While PET demonstrated better accuracy than CCTA and SPECT for the condition, another noteworthy finding is that combining CCTA with SPECT or PET did not improve the detection of CAD among these symptomatic patients.
"We observed no incremental diagnostic value of hybrid imaging compared with standalone testing," wrote the group led by Dr. Ibrahim Danad from VU University Medical Center in Amsterdam. "Although the addition of functional imaging to CCTA improved specificity, the increase in false-negative findings affects clinical decision-making in an unfavorable manner."
Lack of guidance
Currently, there are no U.S. or European guidelines, nor have there been comparative studies, that recommend or affirm one imaging modality over another for the diagnosis of ischemic heart disease, the authors noted.
"At present, the choice of noninvasive testing for a diagnosis of significant coronary artery disease is ambiguous, but nuclear myocardial perfusion imaging with SPECT or PET and coronary CT angiography is predominantly used for this purpose," they wrote (JAMA Cardiol, August 16, 2017).
For the prospective, single-center study, the researchers enrolled 208 consecutive patients between January 2012 and October 2014 at the VU University Medical Center. The 132 men and 76 women (mean age, 58 ± 9 years) presented with stable chest pain and suspected CAD and subsequently underwent CCTA, PET, and SPECT.
The CCTA protocol assessed the right coronary artery, left main artery, left anterior descending artery, and circumflex artery; the primary threshold was defined as a visually estimated diameter of stenosis of at least 50%. Technetium-99m tetrofosmin-labeled SPECT myocardial perfusion imaging (MPI) was used to investigate 17 segments to determine the degree of perfusion abnormality.
In addition, oxygen-15-water PET was used to assess myocardial segments, and those with blood flow of 2.30 mL/min/g or less were considered abnormal. The researchers also sought to assess the efficacy of the modalities in hybrid form by fusing CCTA images separately with SPECT results and then with PET results.
Within two weeks, the patients also underwent invasive coronary angiography and fractional flow reserve (FFR) measurements for all coronary arteries. All patients continued to receive their medications during the study period.
Among the 208 patients, 92 (44%) had significant CAD, with most of the lesions located in the left anterior descending artery (81 patients, 39%), followed by the right coronary artery (39 patients, 19%) and the circumflex artery (38 patients, 18%). In addition, 160 (26%) of the 615 vessels evaluated contained significant stenosis.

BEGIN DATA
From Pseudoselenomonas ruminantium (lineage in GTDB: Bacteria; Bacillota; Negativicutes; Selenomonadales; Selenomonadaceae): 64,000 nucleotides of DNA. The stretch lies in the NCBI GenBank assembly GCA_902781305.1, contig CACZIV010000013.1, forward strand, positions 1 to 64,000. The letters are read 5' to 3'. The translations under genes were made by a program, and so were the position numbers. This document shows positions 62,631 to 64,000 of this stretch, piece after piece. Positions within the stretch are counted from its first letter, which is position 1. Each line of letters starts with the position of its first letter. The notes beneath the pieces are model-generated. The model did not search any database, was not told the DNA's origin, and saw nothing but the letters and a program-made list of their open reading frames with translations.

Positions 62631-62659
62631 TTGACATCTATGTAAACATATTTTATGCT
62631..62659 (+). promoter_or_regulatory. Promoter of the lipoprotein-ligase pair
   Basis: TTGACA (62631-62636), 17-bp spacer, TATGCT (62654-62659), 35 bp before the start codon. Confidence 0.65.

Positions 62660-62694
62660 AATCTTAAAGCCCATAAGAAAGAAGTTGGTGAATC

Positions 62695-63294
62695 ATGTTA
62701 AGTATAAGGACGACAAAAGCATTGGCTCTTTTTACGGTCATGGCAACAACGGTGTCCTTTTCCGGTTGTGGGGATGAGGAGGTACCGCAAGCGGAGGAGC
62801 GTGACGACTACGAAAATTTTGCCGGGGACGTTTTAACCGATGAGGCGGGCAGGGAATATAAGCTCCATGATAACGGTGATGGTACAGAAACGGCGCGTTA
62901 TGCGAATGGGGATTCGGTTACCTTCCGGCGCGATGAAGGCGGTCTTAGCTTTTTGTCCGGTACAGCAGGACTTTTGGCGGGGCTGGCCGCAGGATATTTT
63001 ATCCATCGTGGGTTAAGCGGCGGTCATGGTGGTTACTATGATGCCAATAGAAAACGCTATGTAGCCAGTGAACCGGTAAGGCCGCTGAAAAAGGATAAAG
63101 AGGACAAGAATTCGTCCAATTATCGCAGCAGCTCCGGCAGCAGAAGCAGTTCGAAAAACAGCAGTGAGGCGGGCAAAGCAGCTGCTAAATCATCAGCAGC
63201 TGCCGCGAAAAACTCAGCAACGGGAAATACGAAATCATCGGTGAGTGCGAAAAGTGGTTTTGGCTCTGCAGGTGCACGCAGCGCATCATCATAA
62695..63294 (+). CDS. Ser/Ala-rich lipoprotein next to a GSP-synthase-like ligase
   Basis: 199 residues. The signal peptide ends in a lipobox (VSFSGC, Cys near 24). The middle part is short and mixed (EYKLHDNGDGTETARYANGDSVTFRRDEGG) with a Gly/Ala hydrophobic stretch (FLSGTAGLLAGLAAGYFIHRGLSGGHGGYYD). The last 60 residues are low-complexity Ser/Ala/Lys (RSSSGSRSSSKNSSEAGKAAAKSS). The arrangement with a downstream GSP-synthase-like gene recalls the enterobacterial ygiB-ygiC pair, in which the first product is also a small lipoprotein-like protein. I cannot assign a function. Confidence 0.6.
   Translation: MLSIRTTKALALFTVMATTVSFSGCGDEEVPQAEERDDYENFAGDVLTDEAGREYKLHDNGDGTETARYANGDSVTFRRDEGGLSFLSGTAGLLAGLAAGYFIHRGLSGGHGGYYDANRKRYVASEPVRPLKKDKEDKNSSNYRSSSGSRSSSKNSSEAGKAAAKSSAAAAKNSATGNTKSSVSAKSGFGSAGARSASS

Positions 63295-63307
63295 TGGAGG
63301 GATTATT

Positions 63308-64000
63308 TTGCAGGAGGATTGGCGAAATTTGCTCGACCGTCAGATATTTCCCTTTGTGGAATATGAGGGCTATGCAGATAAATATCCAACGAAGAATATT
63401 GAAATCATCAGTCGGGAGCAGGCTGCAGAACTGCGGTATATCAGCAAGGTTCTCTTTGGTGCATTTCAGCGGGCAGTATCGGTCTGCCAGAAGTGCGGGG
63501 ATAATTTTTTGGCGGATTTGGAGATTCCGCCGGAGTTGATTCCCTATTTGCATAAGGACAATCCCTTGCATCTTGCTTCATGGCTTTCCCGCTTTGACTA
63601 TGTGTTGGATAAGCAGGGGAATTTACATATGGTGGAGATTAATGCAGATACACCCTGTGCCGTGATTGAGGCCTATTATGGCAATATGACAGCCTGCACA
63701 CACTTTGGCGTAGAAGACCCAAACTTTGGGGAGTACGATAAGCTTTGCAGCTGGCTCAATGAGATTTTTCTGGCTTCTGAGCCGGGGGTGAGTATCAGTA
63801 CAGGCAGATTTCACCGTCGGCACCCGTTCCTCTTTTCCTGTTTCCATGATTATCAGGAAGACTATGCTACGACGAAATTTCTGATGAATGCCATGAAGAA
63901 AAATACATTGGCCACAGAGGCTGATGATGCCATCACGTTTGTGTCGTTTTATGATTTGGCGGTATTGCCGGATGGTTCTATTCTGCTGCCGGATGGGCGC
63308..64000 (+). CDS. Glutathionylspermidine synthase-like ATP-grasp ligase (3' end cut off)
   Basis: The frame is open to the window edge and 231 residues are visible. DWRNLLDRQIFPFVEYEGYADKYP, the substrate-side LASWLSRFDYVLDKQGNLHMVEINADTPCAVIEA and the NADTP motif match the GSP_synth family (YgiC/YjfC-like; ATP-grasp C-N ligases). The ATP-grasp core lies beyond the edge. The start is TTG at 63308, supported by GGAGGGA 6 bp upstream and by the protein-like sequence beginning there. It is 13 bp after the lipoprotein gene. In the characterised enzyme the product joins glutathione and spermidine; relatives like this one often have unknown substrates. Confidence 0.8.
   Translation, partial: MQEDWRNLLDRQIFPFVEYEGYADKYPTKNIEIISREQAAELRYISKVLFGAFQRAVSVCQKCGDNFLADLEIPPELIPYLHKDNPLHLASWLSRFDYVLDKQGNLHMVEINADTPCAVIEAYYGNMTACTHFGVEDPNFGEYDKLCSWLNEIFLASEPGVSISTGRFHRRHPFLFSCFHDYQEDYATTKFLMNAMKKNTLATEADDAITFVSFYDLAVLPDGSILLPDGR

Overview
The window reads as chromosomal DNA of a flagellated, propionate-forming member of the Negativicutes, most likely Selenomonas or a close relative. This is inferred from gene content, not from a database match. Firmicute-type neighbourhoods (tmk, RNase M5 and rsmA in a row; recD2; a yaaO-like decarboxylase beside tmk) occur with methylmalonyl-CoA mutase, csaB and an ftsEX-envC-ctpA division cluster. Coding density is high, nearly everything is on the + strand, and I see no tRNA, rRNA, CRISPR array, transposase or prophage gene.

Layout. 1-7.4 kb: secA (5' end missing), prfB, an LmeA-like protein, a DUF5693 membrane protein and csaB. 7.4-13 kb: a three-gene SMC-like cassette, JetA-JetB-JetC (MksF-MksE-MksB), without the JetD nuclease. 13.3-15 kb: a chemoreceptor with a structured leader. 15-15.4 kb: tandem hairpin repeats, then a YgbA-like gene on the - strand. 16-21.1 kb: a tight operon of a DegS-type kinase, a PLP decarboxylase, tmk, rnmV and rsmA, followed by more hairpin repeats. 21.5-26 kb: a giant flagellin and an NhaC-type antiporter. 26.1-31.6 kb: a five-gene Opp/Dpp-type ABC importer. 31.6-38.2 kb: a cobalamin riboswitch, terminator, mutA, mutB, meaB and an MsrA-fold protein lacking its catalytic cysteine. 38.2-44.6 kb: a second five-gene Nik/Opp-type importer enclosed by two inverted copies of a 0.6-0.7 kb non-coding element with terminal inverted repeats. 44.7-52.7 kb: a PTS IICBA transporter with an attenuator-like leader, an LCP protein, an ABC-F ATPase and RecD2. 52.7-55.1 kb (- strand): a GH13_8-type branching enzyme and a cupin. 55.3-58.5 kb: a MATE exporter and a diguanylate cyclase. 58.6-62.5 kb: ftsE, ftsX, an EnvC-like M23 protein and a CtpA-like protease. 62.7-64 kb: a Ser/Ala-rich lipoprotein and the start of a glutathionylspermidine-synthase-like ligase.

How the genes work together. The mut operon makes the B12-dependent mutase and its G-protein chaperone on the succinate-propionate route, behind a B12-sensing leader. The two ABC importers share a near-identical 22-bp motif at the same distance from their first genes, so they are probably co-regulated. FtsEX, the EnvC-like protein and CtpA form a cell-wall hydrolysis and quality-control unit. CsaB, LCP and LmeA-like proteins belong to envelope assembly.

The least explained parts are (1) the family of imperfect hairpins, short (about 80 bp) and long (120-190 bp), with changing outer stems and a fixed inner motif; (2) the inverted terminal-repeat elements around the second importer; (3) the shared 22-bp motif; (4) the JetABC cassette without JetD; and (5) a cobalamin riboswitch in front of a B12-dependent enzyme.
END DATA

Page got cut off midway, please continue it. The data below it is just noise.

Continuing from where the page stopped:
Image quality was judged as good or excellent in 194 (94%) of the 206 SPECT studies, 183 (88%) of the 208 CCTA studies, and 175 (86%) of the 204 PET scans.
From a diagnostic perspective, PET was the most impressive modality, with diagnostic accuracy of 85% for coronary ischemia, followed by SPECT and CCTA. PET and CCTA were comparable in terms of sensitivity, while SPECT was most proficient for specificity.
|Modalities' efficacy in diagnosing ischemic heart disease
|Positive predictive value
|Negative predictive value
Interestingly, diagnostic accuracy did not improve with hybrid SPECT and CCTA (76%, p = 0.75) or by matching PET with CCTA (84%, p = 0.82). Hybrid SPECT with CCTA achieved greater specificity (97%, p = 0.004) than either CCTA or SPECT alone, but it offered significantly less sensitivity (50%, p = 0.001) than either individual modality.
Combining PET with CCTA provided specificity of 92% (p = 0.004), compared with PET alone (84%), but it resulted in a lower sensitivity of 74% (p = 0.001), compared with PET alone (87%).
As for mean effective radiation dose, the dose delivered by SPECT (6.01 ± 0.70 mSv) was significantly greater than with CCTA (5.31 ± 1.32 mSv, p < 0.001) and PET (3.10 mSv, p < 0.001). Hybrid SPECT/CCTA yielded a mean effective radiation dose of 11.3 (± 1.48) mSv, while PET with CCTA had a mean effective radiation dose of 8.41 (± 1.32) mSv (both p < 0.001).
"The widespread use of CCTA coupled with SPECT or PET will result in increased radiation exposure to the patient and may mitigate its utility in a clinical setting," the authors wrote.
The prevalence of disease among the study's subjects was greater than in other studies investigating the diagnostic accuracy of imaging modalities to detect CAD; however, Danad and colleagues suggested the results could extend to other heart patients.
"The present findings can be extrapolated to patients at low risk of CAD in whom specificity of a test is less important," they wrote. "It is expected that with increasing prevalence, the negative predictive value of imaging will increase at the cost of specificity and positive predictive value."
In an accompanying editorial published on the same date, Dr. Pamela Douglas, a professor at Duke University School of Medicine, congratulated the authors "on completing this very ambitious and challenging clinical study."
And while the study "represents an important step in the evolution towards enhancing the value of imaging" and adds "substantially to our imaging knowledge base," she also cautioned that there remains much more to learn.
"How do these findings translate into effectiveness and not just efficacy? How would changes in testing practices affect patient care processes or outcomes?" she wrote. "And increasingly in the current concerns about healthcare spending, is the cost commensurate with the information derived?"
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